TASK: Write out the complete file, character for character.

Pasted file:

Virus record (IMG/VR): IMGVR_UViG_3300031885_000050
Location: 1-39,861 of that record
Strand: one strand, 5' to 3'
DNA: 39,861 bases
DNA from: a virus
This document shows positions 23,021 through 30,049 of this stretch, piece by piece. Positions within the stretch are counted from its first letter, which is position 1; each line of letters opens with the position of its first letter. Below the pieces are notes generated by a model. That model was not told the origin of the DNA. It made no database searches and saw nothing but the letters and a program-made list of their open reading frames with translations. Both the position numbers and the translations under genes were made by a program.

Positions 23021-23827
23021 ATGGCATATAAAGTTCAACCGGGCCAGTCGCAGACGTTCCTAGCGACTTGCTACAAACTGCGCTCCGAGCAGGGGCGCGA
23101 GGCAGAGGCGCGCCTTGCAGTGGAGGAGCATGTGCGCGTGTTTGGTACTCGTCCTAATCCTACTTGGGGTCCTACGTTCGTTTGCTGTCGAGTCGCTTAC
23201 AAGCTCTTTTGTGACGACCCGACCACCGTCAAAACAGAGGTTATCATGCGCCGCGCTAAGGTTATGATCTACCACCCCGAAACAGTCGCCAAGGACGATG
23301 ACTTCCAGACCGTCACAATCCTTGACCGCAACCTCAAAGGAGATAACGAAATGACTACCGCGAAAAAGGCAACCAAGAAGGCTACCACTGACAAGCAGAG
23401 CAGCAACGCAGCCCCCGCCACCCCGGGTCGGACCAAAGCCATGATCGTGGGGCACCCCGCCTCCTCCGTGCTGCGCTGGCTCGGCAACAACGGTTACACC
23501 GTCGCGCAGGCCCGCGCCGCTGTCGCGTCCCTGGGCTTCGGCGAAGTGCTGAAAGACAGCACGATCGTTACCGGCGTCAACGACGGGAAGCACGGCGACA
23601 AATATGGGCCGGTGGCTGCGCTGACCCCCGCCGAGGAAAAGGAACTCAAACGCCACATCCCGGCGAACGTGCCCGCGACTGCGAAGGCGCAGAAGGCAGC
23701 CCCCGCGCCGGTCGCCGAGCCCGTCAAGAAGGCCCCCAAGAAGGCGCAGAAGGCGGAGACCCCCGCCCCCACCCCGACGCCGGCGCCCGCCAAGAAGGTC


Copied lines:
Virus record (IMG/VR): IMGVR_UViG_3300031885_000050
Location: 1-39,861 of that record
Strand: one strand, 5' to 3'
DNA: 39,861 bases
DNA from: a virus
This document shows positions 23,021 through 30,049 of this stretch, piece by piece. Positions within the stretch are counted from its first letter, which is position 1; each line of letters opens with the position of its first letter. Below the pieces are notes generated by a model. That model was not told the origin of the DNA. It made no database searches and saw nothing but the letters and a program-made list of their open reading frames with translations. Both the position numbers and the translations under genes were made by a program.

Positions 23021-23827
23021 ATGGCATATAAAGTTCAACCGGGCCAGTCGCAGACGTTCCTAGCGACTTGCTACAAACTGCGCTCCGAGCAGGGGCGCGA
23101 GGCAGAGGCGCGCCTTGCAGTGGAGGAGCATGTGCGCGTGTTTGGTACTCGTCCTAATCCTACTTGGGGTCCTACGTTCGTTTGCTGTCGAGTCGCTTAC
23201 AAGCTCTTTTGTGACGACCCGACCACCGTCAAAACAGAGGTTATCATGCGCCGCGCTAAGGTTATGATCTACCACCCCGAAACAGTCGCCAAGGACGATG
23301 ACTTCCAGACCGTCACAATCCTTGACCGCAACCTCAAAGGAGATAACGAAATGACTACCGCGAAAAAGGCAACCAAGAAGGCTACCACTGACAAGCAGAG
23401 CAGCAACGCAGCCCCCGCCACCCCGGGTCGGACCAAAGCCATGATCGTGGGGCACCCCGCCTCCTCCGTGCTGCGCTGGCTCGGCAACAACGGTTACACC
23501 GTCGCGCAGGCCCGCGCCGCTGTCGCGTCCCTGGGCTTCGGCGAAGTGCTGAAAGACAGCACGATCGTTACCGGCGTCAACGACGGGAAGCACGGCGACA
23601 AATATGGGCCGGTGGCTGCGCTGACCCCCGCCGAGGAAAAGGAACTCAAACGCCACATCCCGGCGAACGTGCCCGCGACTGCGAAGGCGCAGAAGGCAGC
23701 CCCCGCGCCGGTCGCCGAGCCCGTCAAGAAGGCCCCCAAGAAGGCGCAGAAGGCGGAGACCCCCGCCCCCACCCCGACGCCGGCGCCCGCCAAGAAGGTC